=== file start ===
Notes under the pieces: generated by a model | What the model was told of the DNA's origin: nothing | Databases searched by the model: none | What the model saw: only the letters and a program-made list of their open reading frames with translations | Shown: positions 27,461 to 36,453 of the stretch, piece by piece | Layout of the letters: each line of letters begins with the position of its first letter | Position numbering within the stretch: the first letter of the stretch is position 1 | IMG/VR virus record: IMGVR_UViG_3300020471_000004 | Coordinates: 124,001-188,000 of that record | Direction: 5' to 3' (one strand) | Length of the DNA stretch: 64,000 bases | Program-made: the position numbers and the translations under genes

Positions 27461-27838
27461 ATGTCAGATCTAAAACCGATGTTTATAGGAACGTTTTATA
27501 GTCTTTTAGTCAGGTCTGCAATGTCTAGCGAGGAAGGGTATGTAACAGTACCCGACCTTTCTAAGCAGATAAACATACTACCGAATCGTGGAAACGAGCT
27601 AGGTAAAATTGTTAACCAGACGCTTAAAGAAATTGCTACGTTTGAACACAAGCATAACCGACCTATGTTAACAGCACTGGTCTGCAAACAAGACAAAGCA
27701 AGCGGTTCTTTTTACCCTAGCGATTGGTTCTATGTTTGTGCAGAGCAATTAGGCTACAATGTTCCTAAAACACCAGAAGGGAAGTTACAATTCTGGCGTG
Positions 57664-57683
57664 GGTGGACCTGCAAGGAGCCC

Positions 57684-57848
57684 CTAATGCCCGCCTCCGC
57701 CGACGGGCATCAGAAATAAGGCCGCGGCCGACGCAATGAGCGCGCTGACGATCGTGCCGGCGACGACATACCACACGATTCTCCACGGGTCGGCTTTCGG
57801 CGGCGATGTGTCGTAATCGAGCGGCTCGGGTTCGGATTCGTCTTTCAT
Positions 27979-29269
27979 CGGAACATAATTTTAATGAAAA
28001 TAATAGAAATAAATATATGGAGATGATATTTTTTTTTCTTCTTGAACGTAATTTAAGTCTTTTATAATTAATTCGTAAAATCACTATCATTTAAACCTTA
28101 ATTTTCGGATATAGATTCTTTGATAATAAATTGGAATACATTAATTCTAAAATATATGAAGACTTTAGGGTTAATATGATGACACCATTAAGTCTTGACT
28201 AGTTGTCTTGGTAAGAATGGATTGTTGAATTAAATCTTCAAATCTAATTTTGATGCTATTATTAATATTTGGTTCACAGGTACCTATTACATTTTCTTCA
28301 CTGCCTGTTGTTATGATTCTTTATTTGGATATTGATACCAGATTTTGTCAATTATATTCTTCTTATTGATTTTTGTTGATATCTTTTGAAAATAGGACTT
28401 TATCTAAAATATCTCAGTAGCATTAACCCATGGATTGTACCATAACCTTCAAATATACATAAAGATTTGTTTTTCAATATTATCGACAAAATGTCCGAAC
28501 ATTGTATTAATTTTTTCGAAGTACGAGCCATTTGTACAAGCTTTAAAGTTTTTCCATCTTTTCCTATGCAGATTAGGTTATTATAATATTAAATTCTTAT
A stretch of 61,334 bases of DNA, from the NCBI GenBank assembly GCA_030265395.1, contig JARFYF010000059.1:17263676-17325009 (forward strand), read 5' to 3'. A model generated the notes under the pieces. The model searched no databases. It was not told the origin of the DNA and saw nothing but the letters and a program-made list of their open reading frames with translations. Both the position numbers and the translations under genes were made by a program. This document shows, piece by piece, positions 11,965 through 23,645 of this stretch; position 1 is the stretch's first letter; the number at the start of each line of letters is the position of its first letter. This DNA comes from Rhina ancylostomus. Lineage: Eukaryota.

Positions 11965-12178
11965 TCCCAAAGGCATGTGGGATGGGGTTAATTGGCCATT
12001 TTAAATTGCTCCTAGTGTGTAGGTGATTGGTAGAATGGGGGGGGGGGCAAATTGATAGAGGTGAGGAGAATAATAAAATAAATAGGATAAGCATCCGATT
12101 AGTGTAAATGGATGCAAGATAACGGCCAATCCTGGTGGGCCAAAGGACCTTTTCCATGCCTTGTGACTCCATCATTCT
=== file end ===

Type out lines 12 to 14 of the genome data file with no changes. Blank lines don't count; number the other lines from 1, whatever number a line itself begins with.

57801 CGGCGATGTGTCGTAATCGAGCGGCTCGGGTTCGGATTCGTCTTTCAT
Positions 27979-29269
27979 CGGAACATAATTTTAATGAAAA